Article from the Electronic Frontier Foundation (EFF)
The US government, with assistance from major telecommunications carriers including AT&T, has engaged in a massive illegal dragnet surveillance of domestic communications and communications records of millions of ordinary Americans since at least 2001. Since this was first reported on by the press and discovered by the public in late 2005, EFF has been at the forefront of the effort to stop it and bring government surveillance programs back within the law and the Constitution.
History of NSA Spying Information since 2005
(See EFF’s full timeline of events here)
News reports in December 2005 first revealed that the National Security Agency (NSA) has been intercepting Americans’ phone calls and Internet communications. Those news reports, combined with a USA Today story in May 2006 and the statements of several members of Congress, revealed that the NSA is also receiving wholesale copies of American's telephone and other communications records. All of these surveillance activities are in violation of the privacy safeguards established by Congress and the US Constitution.
In early 2006, EFF obtained whistleblower evidence (.pdf) from former AT&T technician Mark Klein showing that AT&T is cooperating with the illegal surveillance. The undisputed documents show that AT&T installed a fiberoptic splitter at its facility at 611 Folsom Street in San Francisco that makes copies of all emails web browsing and other Internet traffic to and from AT&T customers and provides those copies to the NSA. This copying includes both domestic and international Internet activities of AT&T customers. As one expert observed, “this isn’t a wiretap, it’s a country-tap.” Secret government documents, published by the media in 2013, confirm the NSA obtains full copies of everything that is carried along major domestic fiber optic cable networks.
In June 2013, the media, led by the Guardian and Washington Post started publishing a series of articles, along with full government documents, that have confirmed much of what was reported in 2005 and 2006 and then some. The reports showed - and the government later admitted - that the government is mass collecting phone metadata of all US customers under the guise of the Patriot Act. Moreover, the media reports confirm that the government is collecting and analyzing the content of communications of foreigners talking to persons inside the United States, as well as collecting collecting much more, without a probable cause warrant. Finally, the media reports confirm the “upstream” collection off of the fiberoptic cables that Mr. Klein first revealed in 2006.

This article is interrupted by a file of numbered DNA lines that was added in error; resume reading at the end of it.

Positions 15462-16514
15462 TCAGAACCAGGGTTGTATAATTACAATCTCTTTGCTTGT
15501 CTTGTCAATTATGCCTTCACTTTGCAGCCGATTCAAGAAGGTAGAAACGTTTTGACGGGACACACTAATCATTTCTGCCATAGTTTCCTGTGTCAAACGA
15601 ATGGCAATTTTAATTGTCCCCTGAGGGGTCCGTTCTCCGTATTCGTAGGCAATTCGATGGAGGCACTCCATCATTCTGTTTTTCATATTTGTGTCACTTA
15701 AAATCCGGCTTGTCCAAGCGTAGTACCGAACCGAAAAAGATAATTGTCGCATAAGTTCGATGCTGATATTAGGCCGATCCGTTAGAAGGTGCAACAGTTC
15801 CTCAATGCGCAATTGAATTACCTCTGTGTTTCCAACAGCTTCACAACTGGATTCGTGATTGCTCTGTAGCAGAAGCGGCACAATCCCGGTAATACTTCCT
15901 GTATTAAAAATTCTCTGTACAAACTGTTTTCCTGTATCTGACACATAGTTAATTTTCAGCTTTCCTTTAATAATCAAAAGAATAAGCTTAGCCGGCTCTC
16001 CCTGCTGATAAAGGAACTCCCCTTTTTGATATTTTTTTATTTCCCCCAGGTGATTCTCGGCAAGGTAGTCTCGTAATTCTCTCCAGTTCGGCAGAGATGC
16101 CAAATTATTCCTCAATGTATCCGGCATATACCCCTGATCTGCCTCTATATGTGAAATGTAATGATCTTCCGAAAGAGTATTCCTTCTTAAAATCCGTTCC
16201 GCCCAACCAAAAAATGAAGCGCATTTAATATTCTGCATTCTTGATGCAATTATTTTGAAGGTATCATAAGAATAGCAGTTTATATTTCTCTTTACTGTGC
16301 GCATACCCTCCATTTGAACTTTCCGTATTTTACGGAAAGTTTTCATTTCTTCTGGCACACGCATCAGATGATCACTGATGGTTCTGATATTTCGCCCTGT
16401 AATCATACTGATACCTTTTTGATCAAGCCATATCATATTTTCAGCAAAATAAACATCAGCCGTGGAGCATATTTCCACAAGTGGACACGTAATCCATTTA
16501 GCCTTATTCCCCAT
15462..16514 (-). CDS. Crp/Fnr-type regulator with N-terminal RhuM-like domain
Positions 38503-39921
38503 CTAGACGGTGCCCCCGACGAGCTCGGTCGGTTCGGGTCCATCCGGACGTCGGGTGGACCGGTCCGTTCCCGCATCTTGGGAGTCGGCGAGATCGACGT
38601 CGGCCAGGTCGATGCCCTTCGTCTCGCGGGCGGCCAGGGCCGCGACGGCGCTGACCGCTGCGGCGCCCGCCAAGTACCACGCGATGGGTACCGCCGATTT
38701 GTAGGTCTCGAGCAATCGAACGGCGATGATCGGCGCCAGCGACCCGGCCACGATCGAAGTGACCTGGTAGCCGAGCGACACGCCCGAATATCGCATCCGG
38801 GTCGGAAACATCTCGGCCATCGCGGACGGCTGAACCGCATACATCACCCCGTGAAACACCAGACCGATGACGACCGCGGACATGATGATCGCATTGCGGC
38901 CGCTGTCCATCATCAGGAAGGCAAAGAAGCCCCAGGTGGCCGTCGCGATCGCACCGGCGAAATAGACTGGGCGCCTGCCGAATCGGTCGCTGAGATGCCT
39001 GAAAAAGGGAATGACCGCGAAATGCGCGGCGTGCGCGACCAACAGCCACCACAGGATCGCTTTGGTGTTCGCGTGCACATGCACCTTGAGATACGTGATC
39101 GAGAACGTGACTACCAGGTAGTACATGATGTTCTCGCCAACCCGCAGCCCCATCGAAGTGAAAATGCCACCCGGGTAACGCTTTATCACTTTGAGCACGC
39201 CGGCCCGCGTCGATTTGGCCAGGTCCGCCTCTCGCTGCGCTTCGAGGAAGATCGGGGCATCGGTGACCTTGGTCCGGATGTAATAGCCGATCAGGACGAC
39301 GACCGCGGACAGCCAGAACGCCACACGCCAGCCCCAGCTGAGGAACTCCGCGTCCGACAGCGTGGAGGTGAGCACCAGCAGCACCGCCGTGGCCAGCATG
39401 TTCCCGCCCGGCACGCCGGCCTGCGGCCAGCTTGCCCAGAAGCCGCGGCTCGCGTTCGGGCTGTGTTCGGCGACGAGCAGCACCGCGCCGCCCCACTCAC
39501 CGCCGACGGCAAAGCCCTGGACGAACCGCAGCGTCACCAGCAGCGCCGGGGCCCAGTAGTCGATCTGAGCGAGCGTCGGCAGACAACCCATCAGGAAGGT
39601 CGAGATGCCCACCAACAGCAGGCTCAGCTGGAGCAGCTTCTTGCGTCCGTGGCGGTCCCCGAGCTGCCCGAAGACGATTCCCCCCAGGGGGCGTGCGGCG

(See EFF’s How It Works page here for more)
EFF Fights Back in the Courts
EFF is fighting these illegal activities in the courts. Currently, EFF is representing victims of the illegal surveillance program in Jewel v. NSA, a lawsuit filed in September 2008 seeking to stop the warrantless wiretapping and hold the government and government officials behind the program accountable. In July 2013, a federal judge ruled that the government could not rely on the controversial ‘state secrets’ privilege to block our challenge to the constitutionality of the program. This case is being heard in conjunction with Shubert v. Obama, which raises similar claims.
Also in July, 2013, EFF filed another lawsuit, First Unitarian v. NSA, based on the recently published FISA court order demanding Verizon turn over all customer phone records including who is talking to whom, when and for how long — to the NSA. This so-called “metadata,” especially when collected in bulk and aggregated, allows the government to track the associations of various political and religious organizations. The Director of National Intelligence has since confirmed that the collection of Verizon call records is part of a broader program. In addition to making the same arguments we made in Jewel, we argue in Unitarian First Unitarian v. NSA that this type of collection violates the First Amendment right to association.
Previously, in Hepting v. AT&T, EFF filed the first case against a cooperating telecom for violating its customers' privacy. After Congress expressly intervened and passed the FISA Amendments Act to allow the Executive to require dismissal of the case, Hepting was ultimately dismissed by the US Supreme Court.
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